Some people have a strong urge for something more in this life, while others are satisfied with their lives – ordinary stuff. Some people, like me, wonder how everything is. I go around thinking all the time. I wonder why the world is as is. I am a philosophizing guy. The concept of Pagan’s Mind has been an outlet for me, my platform.
I am not a Christian. I am not a Muslim. I believe there is a higher being or intelligence that binds everything together. This intelligence has been here long before any religion. I strongly believe that mankind invented all the religions.

METALLIAN: Would it be appropriate to call you a ‘pagan’ then?
NILS K. RUE: That would not be wrong to say actually. I believe more in the mother earth or ‘goddess’ thing. I believe in the universe’s energy that is in every one of us. That is ‘god’ really. I don’t believe in a supreme being that judges everyone and everything and has a long gray beard. I don’t believe in those standard ideas.

METALLIAN: Would you consider yourself a follower of Wicca?
NILS K. RUE: No, I would not say that. I am against all sorts of organizations in religion. I would never indulge myself to join others. I am myself. I don’t need other people to tell me how to pray or how to believe or anything. I have my personal beliefs which I very much like to have for myself. I am not trying to push them on anyone else. I project the thoughts through the band, but I don’t want to convince anyone of my beliefs.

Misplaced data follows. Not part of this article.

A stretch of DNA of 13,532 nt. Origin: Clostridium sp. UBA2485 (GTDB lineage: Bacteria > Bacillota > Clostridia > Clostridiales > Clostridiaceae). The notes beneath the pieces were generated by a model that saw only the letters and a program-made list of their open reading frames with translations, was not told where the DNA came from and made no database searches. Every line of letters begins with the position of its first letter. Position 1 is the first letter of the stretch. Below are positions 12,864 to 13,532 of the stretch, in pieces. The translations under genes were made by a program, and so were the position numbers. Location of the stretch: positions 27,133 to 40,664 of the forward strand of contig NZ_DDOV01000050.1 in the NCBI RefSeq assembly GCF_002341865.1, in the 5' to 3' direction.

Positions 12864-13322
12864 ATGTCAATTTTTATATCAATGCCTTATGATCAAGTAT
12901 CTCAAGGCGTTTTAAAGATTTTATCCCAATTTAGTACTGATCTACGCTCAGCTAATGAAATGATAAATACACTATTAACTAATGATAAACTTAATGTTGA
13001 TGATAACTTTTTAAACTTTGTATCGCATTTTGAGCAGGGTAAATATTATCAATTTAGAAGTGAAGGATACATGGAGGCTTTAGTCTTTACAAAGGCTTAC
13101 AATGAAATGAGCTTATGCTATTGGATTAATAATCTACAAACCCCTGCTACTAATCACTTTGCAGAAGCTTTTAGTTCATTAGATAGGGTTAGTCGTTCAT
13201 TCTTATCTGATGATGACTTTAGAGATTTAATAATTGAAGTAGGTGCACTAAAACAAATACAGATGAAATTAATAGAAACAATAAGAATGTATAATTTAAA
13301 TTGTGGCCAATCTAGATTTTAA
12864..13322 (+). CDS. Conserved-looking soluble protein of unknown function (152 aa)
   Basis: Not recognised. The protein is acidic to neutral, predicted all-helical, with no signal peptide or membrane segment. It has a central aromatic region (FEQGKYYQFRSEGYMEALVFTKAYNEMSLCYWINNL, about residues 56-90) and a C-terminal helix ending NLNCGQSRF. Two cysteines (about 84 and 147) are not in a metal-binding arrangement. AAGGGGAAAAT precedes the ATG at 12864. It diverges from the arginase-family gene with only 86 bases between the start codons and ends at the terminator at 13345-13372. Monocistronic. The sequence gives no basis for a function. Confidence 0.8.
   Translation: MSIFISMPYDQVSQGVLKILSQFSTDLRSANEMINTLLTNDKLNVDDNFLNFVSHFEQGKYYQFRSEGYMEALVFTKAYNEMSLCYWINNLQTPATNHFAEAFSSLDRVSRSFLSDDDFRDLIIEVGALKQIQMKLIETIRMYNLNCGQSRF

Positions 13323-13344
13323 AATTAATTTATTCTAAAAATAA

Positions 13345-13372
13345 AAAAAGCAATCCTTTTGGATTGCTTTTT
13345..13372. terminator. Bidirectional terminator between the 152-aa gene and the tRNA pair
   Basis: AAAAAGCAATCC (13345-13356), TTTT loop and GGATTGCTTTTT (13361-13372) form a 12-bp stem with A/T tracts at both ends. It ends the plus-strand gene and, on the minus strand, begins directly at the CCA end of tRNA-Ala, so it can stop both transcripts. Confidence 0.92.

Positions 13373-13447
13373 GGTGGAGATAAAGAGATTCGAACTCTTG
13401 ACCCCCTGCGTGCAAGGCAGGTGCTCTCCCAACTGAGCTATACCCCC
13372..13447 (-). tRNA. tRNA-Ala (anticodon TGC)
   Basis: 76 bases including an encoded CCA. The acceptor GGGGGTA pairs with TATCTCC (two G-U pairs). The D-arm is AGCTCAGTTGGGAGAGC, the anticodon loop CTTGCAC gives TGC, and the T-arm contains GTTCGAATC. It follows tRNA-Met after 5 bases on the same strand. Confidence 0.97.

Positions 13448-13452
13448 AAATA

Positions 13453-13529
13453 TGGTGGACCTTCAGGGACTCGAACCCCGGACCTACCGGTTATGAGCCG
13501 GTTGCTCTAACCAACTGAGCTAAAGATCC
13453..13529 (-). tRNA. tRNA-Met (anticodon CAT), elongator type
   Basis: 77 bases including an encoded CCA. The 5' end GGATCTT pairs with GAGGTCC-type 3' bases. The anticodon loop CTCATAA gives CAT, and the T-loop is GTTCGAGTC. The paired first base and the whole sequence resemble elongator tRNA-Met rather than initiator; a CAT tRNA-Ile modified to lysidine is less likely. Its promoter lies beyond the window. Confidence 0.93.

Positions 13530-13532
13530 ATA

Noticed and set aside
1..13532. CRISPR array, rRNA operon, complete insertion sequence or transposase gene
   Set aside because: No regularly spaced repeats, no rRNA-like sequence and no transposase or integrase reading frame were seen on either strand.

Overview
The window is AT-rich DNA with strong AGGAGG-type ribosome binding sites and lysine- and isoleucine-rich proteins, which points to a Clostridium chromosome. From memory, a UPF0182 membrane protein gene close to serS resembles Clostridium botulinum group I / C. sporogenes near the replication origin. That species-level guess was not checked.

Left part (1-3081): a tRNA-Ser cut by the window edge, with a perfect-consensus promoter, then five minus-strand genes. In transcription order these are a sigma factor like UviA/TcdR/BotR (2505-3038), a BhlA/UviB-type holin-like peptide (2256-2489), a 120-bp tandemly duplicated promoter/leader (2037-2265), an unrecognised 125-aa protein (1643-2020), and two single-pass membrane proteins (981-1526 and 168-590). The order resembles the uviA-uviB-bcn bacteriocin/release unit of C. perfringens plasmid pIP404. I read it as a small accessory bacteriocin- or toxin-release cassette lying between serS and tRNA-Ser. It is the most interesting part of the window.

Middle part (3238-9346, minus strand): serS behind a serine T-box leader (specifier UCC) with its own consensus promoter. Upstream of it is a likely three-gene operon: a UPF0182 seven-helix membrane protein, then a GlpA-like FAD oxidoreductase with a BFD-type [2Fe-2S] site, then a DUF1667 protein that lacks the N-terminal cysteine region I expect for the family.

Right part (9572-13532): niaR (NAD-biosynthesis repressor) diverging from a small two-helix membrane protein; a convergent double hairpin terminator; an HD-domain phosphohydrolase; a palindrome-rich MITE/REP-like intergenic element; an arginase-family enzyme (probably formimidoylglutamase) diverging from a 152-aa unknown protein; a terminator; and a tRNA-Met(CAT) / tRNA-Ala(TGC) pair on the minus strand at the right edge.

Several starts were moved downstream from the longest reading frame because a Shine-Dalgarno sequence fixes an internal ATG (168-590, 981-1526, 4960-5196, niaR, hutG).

METALLIAN: Is that a ‘star gate’ on your albums’ covers?
NILS K. RUE: Of course, it is taken from the Stargate film. Have you seen the film? The whole idea of being able to travel between galaxies using that kind of a portal is really inspiring. It is typical that sceptics are interviewed on television about life on other planets and they say ‘there could be life, but they could never travel here because it would use too much gas.’ It sounds stupid because they are talking about travelling the way we do on earth.
Several scientists are now talking seriously about the existence of different dimensions which would explain a lot of stuff we see on earth that is unexplained. I see the star gate as a symbol of much of what I talk about.